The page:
The Guardian by Faith Oparaugo
August 26, 2014
BILATERAL trade volume between Nigeria and the United Kingdom is expected to hit £20 billion in the next six years, President and Chairman of council, Nigerian-British Chamber of Commerce (NBCC) Prince Adeyemi Adefulu, has said.
Adefulu said the volume of business between the two countries has grown rapidly in the last four years, increasing from £4 billion to £8 billion, but noted that this growth has “merely scratched the surface.”
The NBCC President was speaking at a media briefing in Lagos on the activities to mark the centenary of Anglo-Nigeria trade relations by the chamber, in conjunction with the United Kingdom Trade & Investment Agency (UKTI).
He said that though the relationship between Nigeria and Britain has witnessed ups and downs, the bond has been long and enduring.
He listed some of the key factors that would enhance Nigerian-British trade relations to include creating an enabling environment by the government through right policies, encouraging the process of more export of non-oil products, well oiled value chain of export of products from packaging to storage, transportation, among others, noting that Nigeria’s export commodity goods have acquired bad reputation in the UK market as a result of poor standard in processing and product packaging.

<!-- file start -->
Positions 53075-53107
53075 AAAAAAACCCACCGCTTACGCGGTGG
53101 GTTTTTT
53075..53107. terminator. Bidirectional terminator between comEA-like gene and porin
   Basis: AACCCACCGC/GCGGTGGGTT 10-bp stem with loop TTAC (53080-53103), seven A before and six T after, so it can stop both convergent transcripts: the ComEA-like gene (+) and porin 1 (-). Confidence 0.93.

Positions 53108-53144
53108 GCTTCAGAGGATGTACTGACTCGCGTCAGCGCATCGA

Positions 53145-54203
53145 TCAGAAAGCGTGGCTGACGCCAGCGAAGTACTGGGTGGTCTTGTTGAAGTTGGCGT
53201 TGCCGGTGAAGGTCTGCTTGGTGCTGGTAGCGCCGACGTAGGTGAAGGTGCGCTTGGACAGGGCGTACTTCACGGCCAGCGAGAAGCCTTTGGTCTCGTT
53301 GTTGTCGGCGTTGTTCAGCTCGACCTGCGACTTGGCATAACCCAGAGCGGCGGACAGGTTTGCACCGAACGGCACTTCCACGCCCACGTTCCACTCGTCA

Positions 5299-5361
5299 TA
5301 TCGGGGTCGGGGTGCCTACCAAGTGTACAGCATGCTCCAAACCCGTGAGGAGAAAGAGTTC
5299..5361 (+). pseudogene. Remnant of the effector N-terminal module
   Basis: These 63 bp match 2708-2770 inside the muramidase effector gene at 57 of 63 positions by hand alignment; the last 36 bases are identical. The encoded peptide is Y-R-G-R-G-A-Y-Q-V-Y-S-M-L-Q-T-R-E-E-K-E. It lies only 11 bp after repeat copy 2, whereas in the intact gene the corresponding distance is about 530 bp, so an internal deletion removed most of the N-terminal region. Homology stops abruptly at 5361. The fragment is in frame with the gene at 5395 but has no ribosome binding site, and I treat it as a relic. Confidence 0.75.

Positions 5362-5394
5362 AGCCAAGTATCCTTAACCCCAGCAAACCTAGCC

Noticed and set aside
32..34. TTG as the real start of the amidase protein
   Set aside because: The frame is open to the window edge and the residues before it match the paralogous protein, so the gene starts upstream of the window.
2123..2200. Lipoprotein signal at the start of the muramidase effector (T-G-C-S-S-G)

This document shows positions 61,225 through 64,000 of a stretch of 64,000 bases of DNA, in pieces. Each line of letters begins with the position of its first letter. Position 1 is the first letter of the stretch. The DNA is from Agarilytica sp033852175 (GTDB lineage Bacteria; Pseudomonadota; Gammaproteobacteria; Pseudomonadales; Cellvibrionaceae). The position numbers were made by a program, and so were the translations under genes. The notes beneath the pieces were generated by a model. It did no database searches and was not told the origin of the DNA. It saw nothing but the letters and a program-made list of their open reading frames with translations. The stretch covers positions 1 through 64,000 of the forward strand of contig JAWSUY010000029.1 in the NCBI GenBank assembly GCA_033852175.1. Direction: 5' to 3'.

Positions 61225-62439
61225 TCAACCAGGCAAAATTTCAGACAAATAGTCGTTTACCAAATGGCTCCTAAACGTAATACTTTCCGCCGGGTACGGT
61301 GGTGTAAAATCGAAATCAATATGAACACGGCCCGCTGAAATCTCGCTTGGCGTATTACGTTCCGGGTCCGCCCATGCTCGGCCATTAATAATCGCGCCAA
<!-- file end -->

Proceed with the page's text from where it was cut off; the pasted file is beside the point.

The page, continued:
Adefulu said the export potential to UK is huge with a population of over three million Nigerians and other Africans living in Britain.
The centenary celebration of the Anglo-Nigeria trade relations is a three-event affair beginning with a lecture in November 11 at MUSON Centre Lagos to be delivered by a senior cabinet member of the British parliament and chaired by a former Head of State of Nigeria.
There will also be a presidential dinner and awards at the Civic Centre, Lagos, while an NBCC Golf Classics to be held at the Ikeja Golf Club between Friday and Saturday November 28-29 to bring the celebration to a close.
The NBCC President, who justified the centenary celebration after a similar celebration by the Federal Government, said the planned activities will re-energise the trade relations between Nigeria and Britain, which he said started between 1672 and 1750 when the Royal Niger Company was charted to administer the territory that later became Nigeria.